I think it was sometime during the end of the first mile that the thought, ‘no tarzan swinging' way am I coming back this way’ crossed my mind. However, with LOTS of tree hopping to focus on, I didn’t really given my return plan a second thought, [other than, ‘an out and back is NOT happening!’]. A couple of times I glanced at the topo, thinking just how convenient it would be to drop off the Escudilla highpoint area [which is exactly what I ended up doing]; but the contour lines definitely looked a little close for comfort in a situation where I hadn’t even laid eyes on the terrain or the satellite imagery…

…all I can say is, while the bushwhacking may have backfired on the approach, my bushwhack return was tarzan swinging' brilliant. 8) Despite not even having pre-drawn a return GPS route, [I had imported a route from HAZ, initially intending to do an out-and-back via the trail], I nailed this one in more ways that one. Without a second thought, I put the register back in its spot and then headed over to the edge of the summit and began to make my ‘blind’ bushwhack descent, exactly as I had envisioned, which involved using a combination of dropping & contouring such that I would eventually end up on a very gradual ridge located to the SE of the summit with the Lookout. This ridge would then lead me out to very near the main road that goes back up to the TH, at which point it would be about 2-2.5 miles of very easy dirt road hiking.

During my descent, there were a handful of times where the clouds broke briefly, allowing me to get some awesome views as well as a decent enough look at the terrain below me to know that my return plan would likely be okay, [despite the fact that I didn’t have a clear line of sight to the bottom until I had almost completed my descent]. I can’t help but feel pretty awesome at just how smooth it turned out, especially given how I totally ‘winged it.’ Although there were some very steep spots, the combination of tons of animal routes, good gripping footing, and almost no deadfall to hop over (fewer than 10 trees during the first mile of the descent 8) ), made for a very pleasant return.

Towards the bottom / upon reaching the super gradual ridge, there are a few downed trees to get around / over; however, it doesn’t even come close to the ‘volume’ of deadfall found on the trail. Furthermore, the beautiful surroundings in this area really take the attention away from the few downed trees. With rolling green slopes and beautiful flowing creeks/streams, it was a really pleasant surprise to say the least. And, to top it all off, I ended up picking up a dirt road, [that’s not shown on the topos], that helped shave off even more time / distance… which was definitely a relief given that the storm clouds seemed to be rolling in again… in fact, I had heard thunder during the beginning part of my descent and then again about 30-45 minutes later, just before reaching the area where the terrain really levels out. Although I’d seen no lightening up to that point, the potential was definitely there based on how the skies looked, and I wanted nothing more than to get back ASAP.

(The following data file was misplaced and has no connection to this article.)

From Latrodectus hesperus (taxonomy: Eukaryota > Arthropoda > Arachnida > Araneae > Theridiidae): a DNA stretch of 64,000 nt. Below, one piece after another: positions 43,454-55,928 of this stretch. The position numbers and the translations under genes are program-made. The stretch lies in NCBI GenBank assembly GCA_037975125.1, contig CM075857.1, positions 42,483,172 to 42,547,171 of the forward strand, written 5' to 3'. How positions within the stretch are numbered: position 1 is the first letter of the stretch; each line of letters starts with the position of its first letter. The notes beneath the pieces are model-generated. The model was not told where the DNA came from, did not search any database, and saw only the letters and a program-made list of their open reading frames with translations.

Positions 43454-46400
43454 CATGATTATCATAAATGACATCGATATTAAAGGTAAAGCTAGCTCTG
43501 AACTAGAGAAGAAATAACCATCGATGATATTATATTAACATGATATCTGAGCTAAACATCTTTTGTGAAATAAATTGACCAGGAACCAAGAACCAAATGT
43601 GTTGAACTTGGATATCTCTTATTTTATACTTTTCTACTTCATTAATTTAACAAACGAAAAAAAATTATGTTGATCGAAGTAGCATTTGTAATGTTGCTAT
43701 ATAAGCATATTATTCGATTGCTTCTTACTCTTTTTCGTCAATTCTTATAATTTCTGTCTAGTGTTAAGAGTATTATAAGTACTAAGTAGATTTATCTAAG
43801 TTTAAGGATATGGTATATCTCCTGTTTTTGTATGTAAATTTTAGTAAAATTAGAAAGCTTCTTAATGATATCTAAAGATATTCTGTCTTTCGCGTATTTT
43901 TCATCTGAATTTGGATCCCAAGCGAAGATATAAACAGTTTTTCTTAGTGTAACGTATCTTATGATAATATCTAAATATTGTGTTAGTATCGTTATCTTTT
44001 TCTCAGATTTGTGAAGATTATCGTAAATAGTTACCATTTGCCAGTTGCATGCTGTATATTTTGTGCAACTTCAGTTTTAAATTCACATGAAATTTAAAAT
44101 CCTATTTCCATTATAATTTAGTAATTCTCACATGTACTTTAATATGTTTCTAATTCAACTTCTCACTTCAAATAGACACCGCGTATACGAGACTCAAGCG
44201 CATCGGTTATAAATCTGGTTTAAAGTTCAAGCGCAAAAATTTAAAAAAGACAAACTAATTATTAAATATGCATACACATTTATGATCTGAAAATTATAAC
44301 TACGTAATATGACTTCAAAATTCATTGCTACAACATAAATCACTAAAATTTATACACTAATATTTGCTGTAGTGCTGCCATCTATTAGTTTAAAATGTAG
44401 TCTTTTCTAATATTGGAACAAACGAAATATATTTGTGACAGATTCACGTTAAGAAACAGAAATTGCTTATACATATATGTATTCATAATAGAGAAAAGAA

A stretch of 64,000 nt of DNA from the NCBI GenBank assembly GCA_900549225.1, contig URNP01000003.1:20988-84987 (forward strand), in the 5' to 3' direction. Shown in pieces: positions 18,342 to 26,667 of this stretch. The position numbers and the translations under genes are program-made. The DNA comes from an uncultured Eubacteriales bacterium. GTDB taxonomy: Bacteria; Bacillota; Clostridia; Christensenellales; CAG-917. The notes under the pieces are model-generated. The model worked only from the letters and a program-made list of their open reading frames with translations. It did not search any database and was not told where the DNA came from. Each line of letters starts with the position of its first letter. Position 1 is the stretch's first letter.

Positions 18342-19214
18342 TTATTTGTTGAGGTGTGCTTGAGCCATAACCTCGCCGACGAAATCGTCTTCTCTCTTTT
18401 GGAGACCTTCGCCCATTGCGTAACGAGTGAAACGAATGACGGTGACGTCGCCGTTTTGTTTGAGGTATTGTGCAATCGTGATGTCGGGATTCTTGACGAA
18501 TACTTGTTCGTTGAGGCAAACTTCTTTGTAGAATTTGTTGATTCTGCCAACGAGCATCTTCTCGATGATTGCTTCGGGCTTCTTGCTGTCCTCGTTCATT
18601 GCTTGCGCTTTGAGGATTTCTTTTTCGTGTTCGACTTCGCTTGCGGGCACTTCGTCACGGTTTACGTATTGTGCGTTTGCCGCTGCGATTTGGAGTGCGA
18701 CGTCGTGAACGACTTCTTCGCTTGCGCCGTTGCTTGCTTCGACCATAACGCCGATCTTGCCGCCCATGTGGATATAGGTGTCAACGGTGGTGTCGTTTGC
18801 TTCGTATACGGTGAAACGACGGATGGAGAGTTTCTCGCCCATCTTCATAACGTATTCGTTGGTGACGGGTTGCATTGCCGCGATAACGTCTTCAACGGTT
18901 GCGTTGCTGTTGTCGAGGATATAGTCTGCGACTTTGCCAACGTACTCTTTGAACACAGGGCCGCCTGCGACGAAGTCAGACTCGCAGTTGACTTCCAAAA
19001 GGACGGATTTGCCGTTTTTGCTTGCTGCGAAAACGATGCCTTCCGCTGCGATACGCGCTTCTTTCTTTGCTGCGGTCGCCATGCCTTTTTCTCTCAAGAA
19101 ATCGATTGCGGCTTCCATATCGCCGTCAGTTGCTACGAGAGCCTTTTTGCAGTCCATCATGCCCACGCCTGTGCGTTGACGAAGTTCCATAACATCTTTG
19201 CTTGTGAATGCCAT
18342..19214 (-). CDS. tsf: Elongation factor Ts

Upon reaching my vehicle however, the skies appeared a brighter and things looked better than they had all morning, so I decided to hit up UN 9782… which should have been under 0.75 miles round trip. However, thanks to the combination of avoiding some of the worst deadfall I’d seen during the entire adventure AND getting completely turned around, it added an extra 1.75 miles… which was fine by me as I was still under my quota of at least 11 for the day.

Perhaps the most frightful / eye-opening experience of the whole day happened on the drive out… I hadn’t gone more than about a mile from the TH, [and was headed down the same stretch of road that I had traversed not more than an hour earlier on foot], when suddenly there was a simultaneous loud crack of thunder AND a blinding flash of lightening; the focal point of which seemed to be just feet in front of my Forester. Ironically, despite the fact that the skies still looked whiter / less ominous in color than they had all day, this was the first [and only] bolt of lightening I ended up seeing the entire day. It definitely seemed to come out of nowhere; and the fact that I had been pretty much in that exact same spot [on foot] very shortly beforehand definitely gave me an eerie chill.